AK: Underserved populations are those that have very limited or no access to any type of quality health care, and that would especially include rural Native American and Hispanic populations, with urban areas as a close second. With respect to naturopathic medicine specifically, cost, availability and awareness are the limiting factors.
AANMC: You specialize in diabetes prevention, endocrinology, metabolic syndrome and weight management. How did you come to focus on these areas?
AK: Oftentimes a physician’s practice will be determined by the needs of the local population. In my case the decision had already been made before I arrived at San Carlos. There are 13,000 people living on the reservation. Ten percent are diagnosed with diabetes. In reality, probably 50-60 percent are either Type 2 diabetic or pre-diabetic. We also treat many other chronic, debilitating diseases associated with overweight and obese individuals. We often see patients with arthritis, cardiovascular disease, hypertension, acid reflux, food allergies, chronic fatigue, hypothyroidism, menstrual disorders, anxiety, depression, and the list goes on and on. We treat these conditions because they have a direct impact on one’s ability to lose weight and to maintain that weight loss over time.
AANMC: Can you give me an example of how naturopathic medicine has helped one of your overweight or obese patients?
AK: A 17-year old female recently presented with Hashimoto’s thyroiditis, an autoimmune disorder where the body doesn’t make thyroid hormone. It causes huge problems because the thyroid affects everything in your body. It requires lifelong medication. She is also morbidly obese and had amenorrhea. She is currently seeing another doctor at Indian Health Services (IHS) who is managing her case using thyroid hormone (Synthroid) but was referred to our clinic for weight management. We did a complete assessment, then started her on a high-potency multivitamin and fish oil, portion control, lower-fat protein sources, restricted complex carbohydrates and an exercise program designed at the San Carlos fitness center. Within two weeks she’d had her first menstrual cycle in approximately one year. She was so elated. Then she missed her cycle for the next three months because she wasn’t sticking to the diet, supplements, meal plan and exercise routine. We started her on adrenal support and a liver cleanse because all of her organs need to work together, and we emphasized the importance of complying with the complete treatment protocol. Two weeks later she had another menstrual cycle. She had also lost eight pounds in the previous four weeks. You could see a nice glow in her face and her mood also had changed dramatically. She was much more engaging and not as hesitant to talk. I’ll see her again in another month.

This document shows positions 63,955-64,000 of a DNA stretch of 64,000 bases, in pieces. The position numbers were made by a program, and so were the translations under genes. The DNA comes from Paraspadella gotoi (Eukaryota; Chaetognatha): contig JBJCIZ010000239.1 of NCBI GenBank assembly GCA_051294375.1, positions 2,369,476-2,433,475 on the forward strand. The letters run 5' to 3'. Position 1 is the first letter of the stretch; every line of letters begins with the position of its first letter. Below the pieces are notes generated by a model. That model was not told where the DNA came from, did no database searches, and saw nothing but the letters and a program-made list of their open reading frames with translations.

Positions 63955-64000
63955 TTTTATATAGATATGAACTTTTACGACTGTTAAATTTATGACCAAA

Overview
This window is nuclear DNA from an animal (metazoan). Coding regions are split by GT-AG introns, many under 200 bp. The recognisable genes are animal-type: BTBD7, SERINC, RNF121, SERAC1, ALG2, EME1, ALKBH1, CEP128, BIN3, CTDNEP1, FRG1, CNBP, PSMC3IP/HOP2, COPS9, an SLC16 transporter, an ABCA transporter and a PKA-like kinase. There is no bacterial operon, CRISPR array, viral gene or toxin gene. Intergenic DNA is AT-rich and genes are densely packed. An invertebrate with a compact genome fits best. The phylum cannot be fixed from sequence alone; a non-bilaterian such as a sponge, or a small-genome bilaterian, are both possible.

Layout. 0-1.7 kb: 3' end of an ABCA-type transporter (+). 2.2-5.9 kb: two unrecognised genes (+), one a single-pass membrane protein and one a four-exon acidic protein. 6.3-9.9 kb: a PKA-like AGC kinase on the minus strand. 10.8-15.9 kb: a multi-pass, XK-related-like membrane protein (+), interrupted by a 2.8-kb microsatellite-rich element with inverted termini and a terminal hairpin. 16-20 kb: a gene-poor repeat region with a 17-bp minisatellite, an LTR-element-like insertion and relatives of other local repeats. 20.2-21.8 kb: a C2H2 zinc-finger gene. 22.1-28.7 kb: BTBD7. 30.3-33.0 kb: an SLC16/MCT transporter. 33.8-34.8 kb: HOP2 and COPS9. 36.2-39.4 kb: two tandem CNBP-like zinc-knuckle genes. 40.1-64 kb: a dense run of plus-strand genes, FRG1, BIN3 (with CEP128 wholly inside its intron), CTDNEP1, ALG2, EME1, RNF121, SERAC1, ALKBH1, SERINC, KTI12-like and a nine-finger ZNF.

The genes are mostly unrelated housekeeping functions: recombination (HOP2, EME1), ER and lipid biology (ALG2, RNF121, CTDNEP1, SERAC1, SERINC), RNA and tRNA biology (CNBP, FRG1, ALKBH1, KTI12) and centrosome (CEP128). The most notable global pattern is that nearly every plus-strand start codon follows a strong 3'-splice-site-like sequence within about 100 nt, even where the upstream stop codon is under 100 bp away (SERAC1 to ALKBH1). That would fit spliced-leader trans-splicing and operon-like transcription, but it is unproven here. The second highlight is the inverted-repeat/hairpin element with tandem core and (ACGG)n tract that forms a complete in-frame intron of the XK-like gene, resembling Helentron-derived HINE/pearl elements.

AANMC: Many tribal people have traditions of natural healing. Does that history open doors for you that are not so easily opened in the dominant American culture?
AK: There is great respect for elders and other community leaders, such as medicine men and medicine women who are knowledgeable in ancient healing methods and customs. The vast majority of botanical remedies have Apache names but they are not generally documented in writing. They are passed down through the generations verbally and often not exchanged outside the immediate family. Overall, Native Americans are highly receptive to Vis Medicatrix Naturae (the healing power of nature), which has started a dialogue on many occasions and earned that very critical aspect of any patient-doctor relationship: trust.
AANMC: How does your different cultural background come into play on the reservation?
AK: There was a learning curve, in terms of greeting people and making eye contact, for instance. Elders (50 years and older) don’t make a lot of direct eye contact because it’s considered disrespectful. Also, when shaking hands, I learned not to use an aggressive, firm handshake. Both women and men just touch hands in greeting. There is also a battle going on between Christian and pagan theologies. I stress all three aspects of healing: mind, body and spirit. I urge each patient to take 15 minutes away from everything daily to listen and connect to that still small voice within. For me, being saved as a Christian was the answer. But how they interpret my personal experience is not for me to control. Culturally sensitive communication with an emphasis on strict adherence to patient confidentiality is essential.